Two forms of vitamin A can be found in human diet: Preformed vitamin A (retinol and retinyl ester) that can be found from animal sources or dairy products; and Provitamin A carotenoids that are commonly distributed in plant based foods such as palm oil [1].

Alpha-carotene, beta-carotene and beta-cryptoxanthin are the most recognized provitamin A carotenoids that contribute to daily vitamin A intake. Both provitamin A and preformed vitamin A must be metabolized or converted to active forms of vitamin A (ie: retinal and retinoic acid) in the body to provide essential biological functions of  vitamin A such as preventing  night blindness, promote cell growth and development and immune system function. The efficiency of vitamin A conversion highly depends on external factors such as food matrix properties, preparation of foods, amount of dietary fats and fiber consumed, and gastrointestinal tract health issues [2].

Large amounts of natural plant-derived beta-carotene and other pro-vitamin A carotenoids are not associated with major adverse effects.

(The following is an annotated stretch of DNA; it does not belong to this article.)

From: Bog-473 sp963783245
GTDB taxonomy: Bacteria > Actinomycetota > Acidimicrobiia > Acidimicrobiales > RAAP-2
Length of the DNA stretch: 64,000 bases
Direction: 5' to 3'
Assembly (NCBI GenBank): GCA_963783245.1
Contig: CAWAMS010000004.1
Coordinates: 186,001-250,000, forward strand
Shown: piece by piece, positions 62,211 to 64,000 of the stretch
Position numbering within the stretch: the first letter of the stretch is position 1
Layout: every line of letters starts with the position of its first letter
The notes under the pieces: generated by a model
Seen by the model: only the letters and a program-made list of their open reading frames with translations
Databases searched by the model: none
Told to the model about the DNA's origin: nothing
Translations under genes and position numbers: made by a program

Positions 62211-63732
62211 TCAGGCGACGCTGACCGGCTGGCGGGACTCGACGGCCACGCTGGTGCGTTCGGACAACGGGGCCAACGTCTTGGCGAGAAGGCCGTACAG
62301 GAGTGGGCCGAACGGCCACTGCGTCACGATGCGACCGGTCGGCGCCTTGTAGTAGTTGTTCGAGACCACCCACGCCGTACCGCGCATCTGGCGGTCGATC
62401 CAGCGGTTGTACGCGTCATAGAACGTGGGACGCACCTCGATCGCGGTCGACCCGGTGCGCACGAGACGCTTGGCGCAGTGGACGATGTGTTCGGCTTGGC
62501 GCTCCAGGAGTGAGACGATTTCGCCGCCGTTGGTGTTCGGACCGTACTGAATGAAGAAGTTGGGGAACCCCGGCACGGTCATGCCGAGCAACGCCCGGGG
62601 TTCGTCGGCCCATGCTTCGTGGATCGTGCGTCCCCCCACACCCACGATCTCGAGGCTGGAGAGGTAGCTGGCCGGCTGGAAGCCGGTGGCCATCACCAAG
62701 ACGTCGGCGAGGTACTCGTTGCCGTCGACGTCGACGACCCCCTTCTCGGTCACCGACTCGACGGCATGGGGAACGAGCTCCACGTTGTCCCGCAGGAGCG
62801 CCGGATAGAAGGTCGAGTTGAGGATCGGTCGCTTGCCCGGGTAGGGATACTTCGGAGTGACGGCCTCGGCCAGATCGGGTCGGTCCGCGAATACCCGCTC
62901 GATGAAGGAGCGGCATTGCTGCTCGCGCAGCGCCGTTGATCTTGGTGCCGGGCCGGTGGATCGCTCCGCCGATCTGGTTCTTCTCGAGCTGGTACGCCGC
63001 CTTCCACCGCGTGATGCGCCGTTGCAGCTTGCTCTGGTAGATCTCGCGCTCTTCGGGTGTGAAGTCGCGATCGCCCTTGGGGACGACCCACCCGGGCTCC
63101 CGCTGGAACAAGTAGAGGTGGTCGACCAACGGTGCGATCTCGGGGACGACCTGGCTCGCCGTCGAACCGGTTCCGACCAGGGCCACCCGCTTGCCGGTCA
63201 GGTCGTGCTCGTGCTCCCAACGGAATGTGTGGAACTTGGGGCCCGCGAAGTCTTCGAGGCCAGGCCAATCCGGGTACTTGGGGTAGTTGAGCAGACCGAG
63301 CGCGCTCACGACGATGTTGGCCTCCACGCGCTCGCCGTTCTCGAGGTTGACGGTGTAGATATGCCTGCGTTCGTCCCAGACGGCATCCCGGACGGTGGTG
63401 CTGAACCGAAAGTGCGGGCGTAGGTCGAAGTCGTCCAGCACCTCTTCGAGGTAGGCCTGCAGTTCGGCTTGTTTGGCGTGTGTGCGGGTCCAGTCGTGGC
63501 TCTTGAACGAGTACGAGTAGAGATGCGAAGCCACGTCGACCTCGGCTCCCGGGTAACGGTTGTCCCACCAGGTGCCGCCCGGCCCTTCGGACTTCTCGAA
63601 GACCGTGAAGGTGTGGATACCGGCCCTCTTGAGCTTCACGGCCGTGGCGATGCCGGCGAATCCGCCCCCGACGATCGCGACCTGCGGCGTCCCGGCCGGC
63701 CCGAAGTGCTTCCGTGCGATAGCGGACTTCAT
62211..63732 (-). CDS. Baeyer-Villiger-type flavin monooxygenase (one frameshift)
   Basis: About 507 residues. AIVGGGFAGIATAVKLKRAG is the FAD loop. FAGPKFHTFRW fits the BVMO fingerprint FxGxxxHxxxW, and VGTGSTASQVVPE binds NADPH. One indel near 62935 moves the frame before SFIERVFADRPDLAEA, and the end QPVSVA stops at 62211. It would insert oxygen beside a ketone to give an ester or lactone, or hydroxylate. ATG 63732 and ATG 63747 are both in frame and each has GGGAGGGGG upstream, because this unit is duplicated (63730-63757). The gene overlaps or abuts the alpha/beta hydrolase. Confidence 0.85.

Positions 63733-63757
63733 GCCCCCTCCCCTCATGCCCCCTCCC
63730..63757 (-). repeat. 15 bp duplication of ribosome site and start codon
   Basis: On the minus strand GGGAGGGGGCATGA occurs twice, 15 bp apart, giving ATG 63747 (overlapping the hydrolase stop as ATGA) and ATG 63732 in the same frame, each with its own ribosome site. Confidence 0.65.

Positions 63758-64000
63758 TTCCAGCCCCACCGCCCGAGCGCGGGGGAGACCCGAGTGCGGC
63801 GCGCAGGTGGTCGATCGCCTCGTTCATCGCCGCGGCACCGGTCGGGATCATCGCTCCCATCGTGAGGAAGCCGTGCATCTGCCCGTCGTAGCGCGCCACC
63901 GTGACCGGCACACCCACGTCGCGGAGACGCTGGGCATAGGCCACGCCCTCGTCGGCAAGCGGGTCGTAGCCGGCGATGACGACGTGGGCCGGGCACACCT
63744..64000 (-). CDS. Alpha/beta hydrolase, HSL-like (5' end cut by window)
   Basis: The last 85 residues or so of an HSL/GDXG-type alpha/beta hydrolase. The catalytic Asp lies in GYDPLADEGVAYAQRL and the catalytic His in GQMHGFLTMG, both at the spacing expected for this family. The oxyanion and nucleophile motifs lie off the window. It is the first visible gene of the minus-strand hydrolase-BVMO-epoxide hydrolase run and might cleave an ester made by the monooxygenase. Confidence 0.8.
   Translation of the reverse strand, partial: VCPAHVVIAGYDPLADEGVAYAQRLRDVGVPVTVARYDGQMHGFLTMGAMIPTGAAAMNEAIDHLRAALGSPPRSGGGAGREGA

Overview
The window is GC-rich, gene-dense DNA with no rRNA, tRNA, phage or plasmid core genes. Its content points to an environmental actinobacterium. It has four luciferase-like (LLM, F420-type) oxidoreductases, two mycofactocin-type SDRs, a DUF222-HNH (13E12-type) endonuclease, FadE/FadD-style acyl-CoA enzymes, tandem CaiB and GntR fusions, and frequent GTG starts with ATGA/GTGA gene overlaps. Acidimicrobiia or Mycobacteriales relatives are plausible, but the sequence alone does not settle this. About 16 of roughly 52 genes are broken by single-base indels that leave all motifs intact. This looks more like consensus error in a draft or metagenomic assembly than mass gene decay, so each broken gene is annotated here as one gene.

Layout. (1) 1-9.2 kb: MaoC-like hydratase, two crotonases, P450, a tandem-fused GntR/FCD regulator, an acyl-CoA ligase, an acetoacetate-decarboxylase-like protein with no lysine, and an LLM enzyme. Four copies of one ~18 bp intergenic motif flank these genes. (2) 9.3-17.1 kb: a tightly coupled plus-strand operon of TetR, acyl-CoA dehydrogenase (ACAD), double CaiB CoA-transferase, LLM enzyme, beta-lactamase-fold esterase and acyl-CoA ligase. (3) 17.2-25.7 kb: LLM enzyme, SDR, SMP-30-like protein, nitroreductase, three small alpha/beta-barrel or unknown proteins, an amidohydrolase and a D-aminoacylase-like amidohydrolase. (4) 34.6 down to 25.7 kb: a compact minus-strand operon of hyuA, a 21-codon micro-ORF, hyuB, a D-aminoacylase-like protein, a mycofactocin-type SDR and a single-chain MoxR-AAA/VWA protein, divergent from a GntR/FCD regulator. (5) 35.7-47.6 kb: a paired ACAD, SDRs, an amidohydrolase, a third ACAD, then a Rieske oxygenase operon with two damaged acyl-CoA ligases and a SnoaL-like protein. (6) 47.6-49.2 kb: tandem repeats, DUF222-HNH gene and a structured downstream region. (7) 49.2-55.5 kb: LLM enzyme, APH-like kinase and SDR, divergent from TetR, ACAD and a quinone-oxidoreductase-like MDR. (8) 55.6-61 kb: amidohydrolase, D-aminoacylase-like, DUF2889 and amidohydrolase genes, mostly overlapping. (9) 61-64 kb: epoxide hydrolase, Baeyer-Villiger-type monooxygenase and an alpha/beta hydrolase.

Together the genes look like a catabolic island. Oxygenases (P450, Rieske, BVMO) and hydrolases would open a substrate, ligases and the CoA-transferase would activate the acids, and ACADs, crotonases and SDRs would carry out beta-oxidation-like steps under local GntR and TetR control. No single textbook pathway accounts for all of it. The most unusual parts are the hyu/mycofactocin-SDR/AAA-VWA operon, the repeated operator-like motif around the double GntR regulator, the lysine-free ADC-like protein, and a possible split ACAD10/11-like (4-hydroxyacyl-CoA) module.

In addition, the vitamin A activity for the same amount of provitamin A differs when one acquires provitamin A through supplementation or from daily diet.  Vitamin A activity is measured using retinol activity equivalent (RAE) and the table below gives a general idea on the quantity of preformed or provitamin A consumed for biological active vitamin A compounds [3]:

Quantity Consumed Preformed / Pro-vitamin A Acquired through Quantity Bio-converted to Retinol RAE Ratio
1µg (microgram) Preformed vitamin A Diet / Supplementation 1µg of retinol 1:1
2µg Beta-carotene Supplementation 1µg of retinol 2:1
12µg Beta-carotene Diet 1µg of retinol 12:1
24µg Alpha-carotene Diet 1µg of retinol 24:1
24µg Beta-cryptoxanthin Diet 1µg of retinol 24:1

References:

  1. Groff JL. Advanced Nutrition and Human Metabolism. 2nd ed. St. Paul: West Publishing; 1995.
  2. Weber D, Grune T. The contribution of β-carotene to vitamin A supply of humans. Mol Nutr Food Res. 2012;56(2):251-258.
  3. Institute of Medicine, (2001). Dietary Reference Intakes for Vitamin A, Vitamin K, Arsenic, Boron, Chromium, Copper, Iodine, Iron, Manganese, Molybdenum, Nickel, Silicon, Vanadium and Zinc. The National Academic Press. https://www.nap.edu/read/10026/chapter/6#83

For further information on the research of mixed-carotene beyond pro-vitamin A function, please go to the RESEARCH section of this website.